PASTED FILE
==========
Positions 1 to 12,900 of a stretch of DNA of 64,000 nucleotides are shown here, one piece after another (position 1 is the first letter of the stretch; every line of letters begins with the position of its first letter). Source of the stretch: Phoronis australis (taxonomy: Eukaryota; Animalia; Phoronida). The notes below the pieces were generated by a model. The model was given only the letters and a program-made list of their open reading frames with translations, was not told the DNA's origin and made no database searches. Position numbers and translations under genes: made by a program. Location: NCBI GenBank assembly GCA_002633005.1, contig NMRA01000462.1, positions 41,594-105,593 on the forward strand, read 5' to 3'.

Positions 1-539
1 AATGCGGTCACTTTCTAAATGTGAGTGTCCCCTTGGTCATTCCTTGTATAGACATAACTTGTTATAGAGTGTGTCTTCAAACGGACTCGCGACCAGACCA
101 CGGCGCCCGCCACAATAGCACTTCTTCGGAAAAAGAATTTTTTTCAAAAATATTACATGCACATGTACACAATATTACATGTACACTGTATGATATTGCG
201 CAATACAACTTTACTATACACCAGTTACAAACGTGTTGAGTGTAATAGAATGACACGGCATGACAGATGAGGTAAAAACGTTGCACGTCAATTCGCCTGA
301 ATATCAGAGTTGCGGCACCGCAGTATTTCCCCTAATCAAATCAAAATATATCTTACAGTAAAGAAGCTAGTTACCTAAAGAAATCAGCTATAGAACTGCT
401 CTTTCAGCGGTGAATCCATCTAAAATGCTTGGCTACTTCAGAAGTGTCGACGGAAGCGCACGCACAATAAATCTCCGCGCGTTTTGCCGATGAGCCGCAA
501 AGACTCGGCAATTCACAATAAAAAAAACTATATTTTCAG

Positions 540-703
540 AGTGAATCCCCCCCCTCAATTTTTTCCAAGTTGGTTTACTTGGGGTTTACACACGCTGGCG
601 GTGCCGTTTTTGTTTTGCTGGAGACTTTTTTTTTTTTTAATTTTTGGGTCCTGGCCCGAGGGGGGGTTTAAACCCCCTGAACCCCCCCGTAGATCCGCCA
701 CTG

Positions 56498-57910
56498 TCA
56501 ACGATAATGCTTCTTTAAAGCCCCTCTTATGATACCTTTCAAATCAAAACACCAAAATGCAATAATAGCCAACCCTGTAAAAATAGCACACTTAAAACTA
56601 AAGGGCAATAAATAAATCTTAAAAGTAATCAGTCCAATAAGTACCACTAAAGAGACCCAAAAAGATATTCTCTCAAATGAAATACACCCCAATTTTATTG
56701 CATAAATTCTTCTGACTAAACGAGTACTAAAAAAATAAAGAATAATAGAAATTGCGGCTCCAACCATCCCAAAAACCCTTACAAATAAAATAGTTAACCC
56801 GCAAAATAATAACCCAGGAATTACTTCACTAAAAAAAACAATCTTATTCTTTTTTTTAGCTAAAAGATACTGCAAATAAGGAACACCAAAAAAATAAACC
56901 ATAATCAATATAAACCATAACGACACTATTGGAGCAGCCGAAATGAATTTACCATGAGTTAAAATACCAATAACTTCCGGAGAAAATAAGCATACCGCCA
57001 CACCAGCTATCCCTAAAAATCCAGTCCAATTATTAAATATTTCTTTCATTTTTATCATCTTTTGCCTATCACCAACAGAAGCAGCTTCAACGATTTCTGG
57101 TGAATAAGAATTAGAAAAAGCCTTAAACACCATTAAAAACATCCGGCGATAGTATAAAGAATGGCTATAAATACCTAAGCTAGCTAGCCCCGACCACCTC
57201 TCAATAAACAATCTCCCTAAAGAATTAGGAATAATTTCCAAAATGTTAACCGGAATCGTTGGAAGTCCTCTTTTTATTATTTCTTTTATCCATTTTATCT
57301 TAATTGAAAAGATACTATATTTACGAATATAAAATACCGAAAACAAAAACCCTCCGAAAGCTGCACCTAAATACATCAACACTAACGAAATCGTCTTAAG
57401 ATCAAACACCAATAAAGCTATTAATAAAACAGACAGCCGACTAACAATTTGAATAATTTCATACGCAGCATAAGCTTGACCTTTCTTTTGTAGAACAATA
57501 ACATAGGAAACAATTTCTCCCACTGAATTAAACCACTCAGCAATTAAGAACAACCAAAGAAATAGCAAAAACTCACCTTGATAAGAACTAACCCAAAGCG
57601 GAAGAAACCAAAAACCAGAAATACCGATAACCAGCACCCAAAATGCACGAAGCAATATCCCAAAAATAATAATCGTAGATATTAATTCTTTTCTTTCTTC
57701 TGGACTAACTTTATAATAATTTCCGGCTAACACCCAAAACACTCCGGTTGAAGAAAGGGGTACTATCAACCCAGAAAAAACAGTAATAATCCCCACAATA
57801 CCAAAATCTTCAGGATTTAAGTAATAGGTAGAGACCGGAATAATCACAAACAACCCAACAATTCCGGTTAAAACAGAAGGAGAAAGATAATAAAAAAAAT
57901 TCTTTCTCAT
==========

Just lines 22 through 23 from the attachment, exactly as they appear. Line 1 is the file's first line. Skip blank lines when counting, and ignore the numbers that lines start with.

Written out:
57201 TCAATAAACAATCTCCCTAAAGAATTAGGAATAATTTCCAAAATGTTAACCGGAATCGTTGGAAGTCCTCTTTTTATTATTTCTTTTATCCATTTTATCT
57301 TAATTGAAAAGATACTATATTTACGAATATAAAATACCGAAAACAAAAACCCTCCGAAAGCTGCACCTAAATACATCAACACTAACGAAATCGTCTTAAG